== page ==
Plants in cities are an underestimated carbon store

Jul 11, 2011

Vegetation in towns and cities can make a significant contribution to carbon storage and, ecologists say, could lock away even more carbon if local authorities and gardeners planted and maintained more trees. The study, published this week in the British Ecological Society's Journal of Applied Ecology, is the first to quantify how much carbon is stored in vegetation within an urban area of Europe.

Using and information gathered by visiting local parks and gardens, the researchers surveyed vegetation across Leicester, including domestic gardens and council-owned parks, golf courses, abandoned industrial land, road verges and river banks.

They found 231,000 tonnes of carbon (C) locked up in Leicester's above-ground vegetation, equivalent to 3.16 kg C per square metre of the city, an order of magnitude greater than current national estimates. Most of this carbon pool is associated with trees.

According to lead author Dr Zoe Davies of the University of Kent: "Large trees are especially important carbon stores. Most of the publicly owned or managed land across Leicester is . If just 10% of this were planted with trees, the existing carbon pool across the city could be increased by 12%."

"Trees, particularly large ones, should be protected and maintained and if more trees are planted in urban areas for their value, they must be the right kind of tree planted in the right place so that they have a long, productive , and when trees die they should be replaced," she says.

The data – which until now were lacking – are particularly important because local government will play a key part in helping the UK government meet its target of an 80% reduction in greenhouse gas emissions, from 1990 levels, by 2050.

According to Dr Davies: "Currently, once land in the UK is considered to be urban its biological carbon density is assumed to be zero. Our study illustrates this is not the case and that there is a substantial pool of carbon locked away in the vegetation within a city – another reason why urban trees and greenspaces should be valued."

"Although it is not a panacea for emissions reduction, our results demonstrate the potential benefits of accounting for, mapping and appropriately managing above-ground vegetation carbon stores, even within a typical densely urbanised European city," Dr Davies says.

Explore further: Germany restricts fracking but doesn't ban it

More information: Zoe G Davies et al (2011), 'Mapping an urban ecosystem service: quantifying above-ground carbon storage at a city-wide scale', doi: 10.1111/j.1365-2664.2011.02021.x, is published in the Journal of Applied Ecology on 12 July 2011.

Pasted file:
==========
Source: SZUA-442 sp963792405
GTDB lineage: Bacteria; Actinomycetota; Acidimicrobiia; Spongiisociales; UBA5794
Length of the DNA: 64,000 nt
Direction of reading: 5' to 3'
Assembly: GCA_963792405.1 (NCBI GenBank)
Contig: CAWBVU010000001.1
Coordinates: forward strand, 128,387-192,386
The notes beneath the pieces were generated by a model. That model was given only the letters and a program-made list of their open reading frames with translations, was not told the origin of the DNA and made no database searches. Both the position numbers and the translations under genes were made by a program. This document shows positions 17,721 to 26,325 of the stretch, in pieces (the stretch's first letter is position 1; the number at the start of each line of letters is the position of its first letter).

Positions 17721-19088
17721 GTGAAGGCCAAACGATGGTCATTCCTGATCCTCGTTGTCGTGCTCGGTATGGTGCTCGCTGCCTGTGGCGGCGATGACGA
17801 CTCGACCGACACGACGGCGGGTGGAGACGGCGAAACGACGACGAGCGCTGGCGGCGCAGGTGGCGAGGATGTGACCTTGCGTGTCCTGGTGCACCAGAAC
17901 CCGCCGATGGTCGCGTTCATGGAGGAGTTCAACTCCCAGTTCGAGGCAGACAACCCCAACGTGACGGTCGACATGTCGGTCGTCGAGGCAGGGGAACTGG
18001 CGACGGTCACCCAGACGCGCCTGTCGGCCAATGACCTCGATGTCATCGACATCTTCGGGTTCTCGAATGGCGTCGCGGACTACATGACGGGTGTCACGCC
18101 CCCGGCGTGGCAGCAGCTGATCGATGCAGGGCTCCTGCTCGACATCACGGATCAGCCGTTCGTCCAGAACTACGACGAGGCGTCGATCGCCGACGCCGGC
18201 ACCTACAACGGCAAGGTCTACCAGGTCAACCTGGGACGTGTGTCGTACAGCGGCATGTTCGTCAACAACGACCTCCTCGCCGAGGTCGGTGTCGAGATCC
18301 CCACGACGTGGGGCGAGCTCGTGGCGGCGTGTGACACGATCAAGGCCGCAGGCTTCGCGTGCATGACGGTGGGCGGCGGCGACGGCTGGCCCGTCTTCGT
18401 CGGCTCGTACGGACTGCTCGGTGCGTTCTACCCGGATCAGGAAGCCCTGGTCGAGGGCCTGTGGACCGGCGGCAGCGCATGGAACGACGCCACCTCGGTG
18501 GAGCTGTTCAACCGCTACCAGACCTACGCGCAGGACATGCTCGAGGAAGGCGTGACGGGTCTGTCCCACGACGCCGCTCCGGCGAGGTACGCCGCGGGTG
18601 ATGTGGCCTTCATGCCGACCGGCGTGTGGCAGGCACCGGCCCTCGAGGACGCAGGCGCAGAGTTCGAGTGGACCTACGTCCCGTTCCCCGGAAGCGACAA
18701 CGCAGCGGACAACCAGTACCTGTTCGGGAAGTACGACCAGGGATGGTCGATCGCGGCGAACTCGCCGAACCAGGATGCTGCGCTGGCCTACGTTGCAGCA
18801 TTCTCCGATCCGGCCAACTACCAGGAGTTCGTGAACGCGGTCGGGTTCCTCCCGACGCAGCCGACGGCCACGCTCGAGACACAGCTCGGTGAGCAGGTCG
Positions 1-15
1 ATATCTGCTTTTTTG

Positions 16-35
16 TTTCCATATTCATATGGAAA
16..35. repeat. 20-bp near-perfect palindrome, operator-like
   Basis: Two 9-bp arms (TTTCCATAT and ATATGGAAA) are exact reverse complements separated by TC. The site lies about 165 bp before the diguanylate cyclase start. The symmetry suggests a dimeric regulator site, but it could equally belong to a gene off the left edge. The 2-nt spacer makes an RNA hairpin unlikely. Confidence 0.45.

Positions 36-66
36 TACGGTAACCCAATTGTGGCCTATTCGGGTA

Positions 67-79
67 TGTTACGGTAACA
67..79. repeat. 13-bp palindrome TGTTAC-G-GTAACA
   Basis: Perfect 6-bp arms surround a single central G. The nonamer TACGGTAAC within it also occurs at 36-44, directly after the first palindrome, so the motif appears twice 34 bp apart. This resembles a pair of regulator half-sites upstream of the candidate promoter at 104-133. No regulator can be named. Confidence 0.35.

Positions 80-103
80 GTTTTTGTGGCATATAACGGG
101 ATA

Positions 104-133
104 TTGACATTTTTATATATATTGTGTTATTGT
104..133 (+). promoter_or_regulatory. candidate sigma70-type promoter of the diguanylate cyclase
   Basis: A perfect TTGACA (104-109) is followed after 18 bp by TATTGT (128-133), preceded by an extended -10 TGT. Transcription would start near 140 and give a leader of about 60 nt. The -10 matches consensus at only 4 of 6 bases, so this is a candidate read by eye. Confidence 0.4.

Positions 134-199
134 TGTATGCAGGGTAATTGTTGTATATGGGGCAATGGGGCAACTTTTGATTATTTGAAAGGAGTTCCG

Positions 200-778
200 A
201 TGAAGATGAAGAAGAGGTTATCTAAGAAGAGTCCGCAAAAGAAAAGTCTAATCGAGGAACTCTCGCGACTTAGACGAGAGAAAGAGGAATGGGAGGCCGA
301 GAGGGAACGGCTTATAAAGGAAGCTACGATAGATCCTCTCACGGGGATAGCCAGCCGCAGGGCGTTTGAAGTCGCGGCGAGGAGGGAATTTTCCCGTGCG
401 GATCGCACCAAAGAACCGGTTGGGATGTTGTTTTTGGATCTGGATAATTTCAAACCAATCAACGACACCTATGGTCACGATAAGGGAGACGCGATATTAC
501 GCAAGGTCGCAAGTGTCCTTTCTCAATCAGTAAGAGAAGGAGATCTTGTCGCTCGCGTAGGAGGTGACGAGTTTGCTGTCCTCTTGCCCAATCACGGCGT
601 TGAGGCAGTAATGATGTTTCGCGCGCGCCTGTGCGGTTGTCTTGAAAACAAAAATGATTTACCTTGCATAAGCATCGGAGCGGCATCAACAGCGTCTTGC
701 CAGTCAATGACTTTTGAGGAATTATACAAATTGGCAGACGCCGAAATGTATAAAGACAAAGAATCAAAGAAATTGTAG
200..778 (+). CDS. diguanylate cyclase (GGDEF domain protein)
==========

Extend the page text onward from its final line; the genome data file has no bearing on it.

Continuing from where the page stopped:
Related Stories

Choosing the Right Trees Can Affect Air Quality

Oct 08, 2006

Cities can improve their air quality simply by planting the right mix of trees for their climate, according to a study by researchers at the SUNY College of Environmental Science and Forestry (ESF).

Prescribed burns may help reduce US carbon footprint

Mar 17, 2010

The use of prescribed burns to manage Western forests may help the United States reduce its carbon footprint. A new study finds that such burns, often used by forest managers to reduce underbrush and protect bigger trees, ...

Recommended for you

Germany restricts fracking but doesn't ban it

10 minutes ago

The German cabinet drew up rules Wednesday on the hitherto unregulated technology of "fracking" in Germany, narrowly restricting its use, but stopping short of an outright ban.

Life in the poisonous breath of sleeping volcanos

51 minutes ago

Researchers of the University Jena analyze the microbial community in volcanically active soils. In a mofette close to the Czech river Plesná in north-western Bohemia, the team around Prof. Dr. Kirsten Küsel ...

Eggs and chicken instead of beef reap major climate gains

1 hour ago

Beef on our plates is one of the biggest climate villains, but that does not mean we have to adopt a vegan diet to reach climate goals. Research results from Chalmers University of Technology show that adopting ...

Local action needed to protect nature from global warming

4 hours ago

Stronger local management can increase the resilience of nature to the impacts of climate change, writes an international team of researchers in Science. The authors examined three UNESCO World Heritage Sites: ...

Deforestation is messing with our weather and our food

4 hours ago

Today, the National Socio-Environmental Synthesis Center (SESYNC) at the University of Maryland published new research in Nature Communications providing insight into how large-scale deforestation could ...

User comments : 0

Please sign in to add a comment. Registration is free, and takes less than a minute. Read more

Click here to reset your password.
Sign in to get notified via email when new comments are made.